The health industry is very aware of how Urinary Tract Infections (UTIs) affect the elderly, but until I entered the industry, I had no idea. The indicators to health professions are very different than those that adult-children may see when caring for their elderly loved one. This blog is intended to be a brief view of how UTIs in elderly may manifest differently. In addition, it covers some hydration tips and information to assist with education of the seniors in your life that you tenderly care for.
The symptoms of UTIs that we are familiar with are burning with urination, fatigue, fever, chills, and pain and pressure. More times than not, elderly do not exhibit these symptoms and many times an UTI can go undetected and without physical indications.
According to Marlo Sollitto, a journalist at Agingcare.com, seniors may demonstrate different symptoms that may or may not accompany the common ones we think of such as:
- Confusion, delirium or hallucinations
- Other unusual behavioral changes
- Poor motor skills or loss of coordination
- Dizziness or falling
As a professional in a senior living community, I watch for “off” behavior or things that are uncharacteristic of residents. With elderly, UTIs symptoms often mimic symptoms of other conditions like dementia or stroke. An elderly parent may claim things are missing or misplaced. He/she may put trash in the laundry or forgetfulness and confusion may simply get worse. The greatest fear is elderly falling due to dizziness caused by an UTI. A fall can cause excessive bruising, skin tears and broken bones, which would create a requirement for a higher level of care which is more expensive. Many times, hydration can be the key.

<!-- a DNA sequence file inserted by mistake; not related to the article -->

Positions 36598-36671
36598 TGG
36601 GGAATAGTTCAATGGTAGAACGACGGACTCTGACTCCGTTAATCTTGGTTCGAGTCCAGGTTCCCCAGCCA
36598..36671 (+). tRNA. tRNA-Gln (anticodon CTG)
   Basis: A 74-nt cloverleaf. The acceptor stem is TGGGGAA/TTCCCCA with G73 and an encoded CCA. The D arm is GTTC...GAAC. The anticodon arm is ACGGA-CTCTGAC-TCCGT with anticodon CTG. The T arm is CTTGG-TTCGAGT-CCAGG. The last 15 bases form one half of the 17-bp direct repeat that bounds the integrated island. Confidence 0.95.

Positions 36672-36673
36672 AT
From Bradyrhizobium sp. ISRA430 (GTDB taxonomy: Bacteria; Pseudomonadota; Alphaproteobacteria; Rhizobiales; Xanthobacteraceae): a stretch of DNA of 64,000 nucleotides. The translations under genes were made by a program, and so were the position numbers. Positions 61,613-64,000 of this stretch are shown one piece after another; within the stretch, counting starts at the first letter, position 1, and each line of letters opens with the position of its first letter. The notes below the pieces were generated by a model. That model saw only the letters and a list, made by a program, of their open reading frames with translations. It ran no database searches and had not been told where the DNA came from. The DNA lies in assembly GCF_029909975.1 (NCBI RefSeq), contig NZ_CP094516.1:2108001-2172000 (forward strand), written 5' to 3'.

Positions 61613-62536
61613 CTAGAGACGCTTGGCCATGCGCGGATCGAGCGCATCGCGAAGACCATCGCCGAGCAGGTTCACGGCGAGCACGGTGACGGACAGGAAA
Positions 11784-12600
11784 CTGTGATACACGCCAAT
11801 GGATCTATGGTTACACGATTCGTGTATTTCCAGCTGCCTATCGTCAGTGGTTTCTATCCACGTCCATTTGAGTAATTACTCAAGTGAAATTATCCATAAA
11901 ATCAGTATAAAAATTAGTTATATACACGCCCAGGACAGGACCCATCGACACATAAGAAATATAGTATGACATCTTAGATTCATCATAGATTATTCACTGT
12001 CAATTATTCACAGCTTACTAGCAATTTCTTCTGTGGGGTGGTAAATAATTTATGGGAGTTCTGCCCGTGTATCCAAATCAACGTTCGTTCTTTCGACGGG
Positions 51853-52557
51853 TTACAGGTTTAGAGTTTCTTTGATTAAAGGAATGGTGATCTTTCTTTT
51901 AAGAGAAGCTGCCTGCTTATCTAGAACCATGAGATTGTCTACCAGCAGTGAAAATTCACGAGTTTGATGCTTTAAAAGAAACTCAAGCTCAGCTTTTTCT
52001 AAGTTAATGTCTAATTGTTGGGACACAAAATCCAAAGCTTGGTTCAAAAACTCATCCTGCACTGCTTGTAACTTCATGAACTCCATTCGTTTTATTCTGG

For seniors, Sollitto recommends 2-4 quarts of water. There are many hydrating options out there, such as sports drinks with electrolytes, infused water (my favorite), and cranberry juice. While coffee, caffeinated tea, wine and beer are indeed fluids, they should not be counted in the fluid count. The biggest complaint I hear is, “then I have to go the bathroom all the time.” Little sips throughout the day tend to help with that and tasty water is more enticing.
In summary, mom or dad may not be losing their minds; a simple doctor visit can solve a big issue. You may be able to make little suggestions to help or find new ways for water to taste good to them. We all desire to keep our loved-ones independent as long as possible and this is one very easy thing to do to try and keep UTIs at bay. If you have questions you can also reach out to your favorite health care professional or call Brandie at 208-345-2150.